MIDAS, I want to s'posen a case to you, an'
I want you to gim me the gospel truth on
your 'pinion 'bout de matter."
That's the manner in which one of Washington's
dusky damsels put it to her adorer last evening.
"Now, Midas, you knows you'se tole me more
times 'an you'se got fingers an' toes, as you lubbed
me harder 'an a marble-top washstand, an' 'at I'se
sweeter to you 'an buckwheat cakes and 'lassas
foreber. Midas, this am only s'posen case, but I
wants you to s'posen jus' as if'n 'twas a shunuff
"S'posen me an' you was goin' on a scursion
down de riber!"
"Yas," broke in Midas, "down to Mount
"Anywha's 'tall, down the riber. Midas, can
"No, Luce, I's sorry to 'form you dat de only
d'reckshon what I kin circumstanshiate fru de
water am de bottom."
"Well, den, as I was 'latin'. S'posen we was
on de boat, glidin' lubingly an' harmunly down de
bussum ob der riber's stream, de moon was lookin'
shiningly down pon de smoke-stack, an' you wos
sottin' rite up to me (jus' slide up here closer, an'
lem me show you how), dats de way."
"Yah, yah! but wouldn't dat be scrumptuous?"
"S'posen," continued Lucy, "you had jest put
your arm roun' my wai' (dat's it), der wasn't nobody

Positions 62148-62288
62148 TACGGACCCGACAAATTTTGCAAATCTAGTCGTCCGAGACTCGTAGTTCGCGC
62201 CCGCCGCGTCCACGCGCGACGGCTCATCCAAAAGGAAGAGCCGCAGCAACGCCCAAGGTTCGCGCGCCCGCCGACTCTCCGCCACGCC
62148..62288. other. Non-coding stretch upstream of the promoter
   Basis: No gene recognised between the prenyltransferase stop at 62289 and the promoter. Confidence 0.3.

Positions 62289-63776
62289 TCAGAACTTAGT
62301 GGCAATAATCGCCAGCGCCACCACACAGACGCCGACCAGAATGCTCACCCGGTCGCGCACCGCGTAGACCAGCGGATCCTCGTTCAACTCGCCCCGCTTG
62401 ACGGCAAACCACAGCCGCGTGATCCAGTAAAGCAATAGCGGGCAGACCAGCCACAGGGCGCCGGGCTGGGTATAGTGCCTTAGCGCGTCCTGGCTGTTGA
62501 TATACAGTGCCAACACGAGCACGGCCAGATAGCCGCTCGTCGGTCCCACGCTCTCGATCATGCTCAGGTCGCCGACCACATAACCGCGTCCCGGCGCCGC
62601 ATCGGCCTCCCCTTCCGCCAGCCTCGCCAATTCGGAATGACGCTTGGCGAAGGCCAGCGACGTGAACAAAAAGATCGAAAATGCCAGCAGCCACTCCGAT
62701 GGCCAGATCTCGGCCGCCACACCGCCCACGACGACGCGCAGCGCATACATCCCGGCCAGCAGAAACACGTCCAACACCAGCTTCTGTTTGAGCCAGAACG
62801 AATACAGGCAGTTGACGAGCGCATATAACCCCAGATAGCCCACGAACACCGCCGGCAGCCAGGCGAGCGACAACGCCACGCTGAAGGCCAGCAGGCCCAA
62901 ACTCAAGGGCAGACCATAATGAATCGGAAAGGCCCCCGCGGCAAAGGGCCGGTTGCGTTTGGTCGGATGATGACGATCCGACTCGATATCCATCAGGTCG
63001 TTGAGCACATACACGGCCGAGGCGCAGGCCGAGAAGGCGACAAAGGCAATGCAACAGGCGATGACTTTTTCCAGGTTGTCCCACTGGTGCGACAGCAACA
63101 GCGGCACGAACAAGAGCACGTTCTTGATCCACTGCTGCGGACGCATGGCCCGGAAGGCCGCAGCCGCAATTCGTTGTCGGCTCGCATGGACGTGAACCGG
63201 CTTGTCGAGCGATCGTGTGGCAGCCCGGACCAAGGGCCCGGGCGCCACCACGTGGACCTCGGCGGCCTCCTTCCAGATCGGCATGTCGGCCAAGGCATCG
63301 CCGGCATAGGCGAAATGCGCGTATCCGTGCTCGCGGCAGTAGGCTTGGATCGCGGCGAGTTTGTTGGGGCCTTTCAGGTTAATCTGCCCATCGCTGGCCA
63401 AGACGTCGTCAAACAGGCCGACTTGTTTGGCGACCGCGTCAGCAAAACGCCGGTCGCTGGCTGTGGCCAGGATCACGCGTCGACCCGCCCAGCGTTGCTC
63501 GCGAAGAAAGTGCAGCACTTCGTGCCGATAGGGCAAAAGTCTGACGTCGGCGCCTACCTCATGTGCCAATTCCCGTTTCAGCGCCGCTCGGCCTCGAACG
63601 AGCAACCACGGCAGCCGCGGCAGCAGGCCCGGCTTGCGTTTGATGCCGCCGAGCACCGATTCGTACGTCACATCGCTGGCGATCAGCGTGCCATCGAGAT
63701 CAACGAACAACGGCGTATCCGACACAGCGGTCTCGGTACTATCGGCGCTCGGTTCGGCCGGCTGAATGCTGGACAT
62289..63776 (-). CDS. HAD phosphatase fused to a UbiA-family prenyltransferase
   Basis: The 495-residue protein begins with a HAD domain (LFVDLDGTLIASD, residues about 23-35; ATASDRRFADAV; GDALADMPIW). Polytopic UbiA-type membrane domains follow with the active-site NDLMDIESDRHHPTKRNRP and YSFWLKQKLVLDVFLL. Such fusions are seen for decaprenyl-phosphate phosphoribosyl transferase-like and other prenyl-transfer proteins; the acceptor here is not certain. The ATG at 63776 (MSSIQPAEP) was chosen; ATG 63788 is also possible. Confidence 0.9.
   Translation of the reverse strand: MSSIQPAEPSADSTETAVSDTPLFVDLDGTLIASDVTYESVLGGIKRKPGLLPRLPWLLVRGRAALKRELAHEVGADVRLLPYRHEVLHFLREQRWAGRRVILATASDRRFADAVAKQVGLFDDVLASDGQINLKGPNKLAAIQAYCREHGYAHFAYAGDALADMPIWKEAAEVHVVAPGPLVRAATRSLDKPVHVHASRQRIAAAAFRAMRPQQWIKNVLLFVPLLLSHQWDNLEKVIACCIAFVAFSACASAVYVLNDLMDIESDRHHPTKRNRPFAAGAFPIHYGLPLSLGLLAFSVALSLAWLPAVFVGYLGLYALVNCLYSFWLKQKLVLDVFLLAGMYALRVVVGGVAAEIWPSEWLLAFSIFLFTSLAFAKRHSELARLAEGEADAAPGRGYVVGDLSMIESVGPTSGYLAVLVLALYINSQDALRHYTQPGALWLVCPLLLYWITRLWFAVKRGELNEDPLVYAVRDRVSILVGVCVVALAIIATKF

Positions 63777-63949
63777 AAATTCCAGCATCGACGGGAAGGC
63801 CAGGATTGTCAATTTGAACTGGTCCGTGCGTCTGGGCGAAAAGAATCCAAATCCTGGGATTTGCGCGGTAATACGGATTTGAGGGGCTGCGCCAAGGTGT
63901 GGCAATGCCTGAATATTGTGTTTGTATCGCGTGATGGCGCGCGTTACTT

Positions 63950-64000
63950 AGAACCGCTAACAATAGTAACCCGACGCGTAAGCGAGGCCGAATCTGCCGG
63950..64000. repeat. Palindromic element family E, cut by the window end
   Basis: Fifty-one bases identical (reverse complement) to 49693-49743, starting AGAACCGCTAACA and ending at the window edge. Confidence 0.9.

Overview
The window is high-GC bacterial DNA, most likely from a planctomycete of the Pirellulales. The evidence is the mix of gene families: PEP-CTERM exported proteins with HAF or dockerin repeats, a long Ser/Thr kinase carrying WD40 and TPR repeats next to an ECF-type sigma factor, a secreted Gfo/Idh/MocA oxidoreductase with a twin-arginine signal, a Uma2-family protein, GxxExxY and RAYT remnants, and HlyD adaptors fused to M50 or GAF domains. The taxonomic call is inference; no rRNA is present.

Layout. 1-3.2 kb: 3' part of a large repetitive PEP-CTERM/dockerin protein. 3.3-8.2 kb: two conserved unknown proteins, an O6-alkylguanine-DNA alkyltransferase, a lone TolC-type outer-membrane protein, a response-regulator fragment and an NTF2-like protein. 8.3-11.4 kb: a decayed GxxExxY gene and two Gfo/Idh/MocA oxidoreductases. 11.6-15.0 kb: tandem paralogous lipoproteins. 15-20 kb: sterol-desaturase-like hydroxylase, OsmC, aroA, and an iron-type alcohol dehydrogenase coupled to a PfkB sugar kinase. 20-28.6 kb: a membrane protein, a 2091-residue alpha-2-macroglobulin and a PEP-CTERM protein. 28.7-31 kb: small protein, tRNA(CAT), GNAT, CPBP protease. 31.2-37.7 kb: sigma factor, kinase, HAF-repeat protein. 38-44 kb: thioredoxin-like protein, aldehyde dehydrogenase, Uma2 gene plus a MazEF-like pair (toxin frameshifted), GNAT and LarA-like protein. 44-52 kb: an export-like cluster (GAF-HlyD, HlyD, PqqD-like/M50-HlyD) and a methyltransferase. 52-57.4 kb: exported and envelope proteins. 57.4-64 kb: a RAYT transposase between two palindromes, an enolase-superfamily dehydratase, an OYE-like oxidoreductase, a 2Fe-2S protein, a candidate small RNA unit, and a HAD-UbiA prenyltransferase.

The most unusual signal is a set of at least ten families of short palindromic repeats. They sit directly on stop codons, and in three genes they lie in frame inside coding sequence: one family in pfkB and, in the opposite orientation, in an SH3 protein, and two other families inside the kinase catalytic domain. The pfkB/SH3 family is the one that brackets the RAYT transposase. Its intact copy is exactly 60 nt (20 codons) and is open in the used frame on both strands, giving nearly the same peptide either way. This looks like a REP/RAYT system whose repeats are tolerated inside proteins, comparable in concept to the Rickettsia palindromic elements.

'bout, you was a squeezin' me up, an' was jest gwine
to gimme de lubinest kind ob a kiss, an'—an'—an'
de biler would bust!"
"Oh, de debbil!" said the disappointed Midas.
"Now, Midas, I is s'posen dis case, an' I wants
you to mind de words what I am a speakin'.
S'posen when dat biler busted we bof went up in de
air, come down in de ribber, an' when we arrive in
de water we found de only thing lef' of dat boat
was one piece ob board dat wasn't big enough
to hole us bof, but we bof grab at it; now, Midas,
wud you let go dat board, or would you put me
off an' took it all y'self? Dat's de question what
"Luce, can you swim?" he asked, after hesitating
a few moments.
"No, Midas, ob course not. You know I can't
"Well den, Luce, my conchenshus 'pinion ob de
whole matter am dat we won't go on no scursions."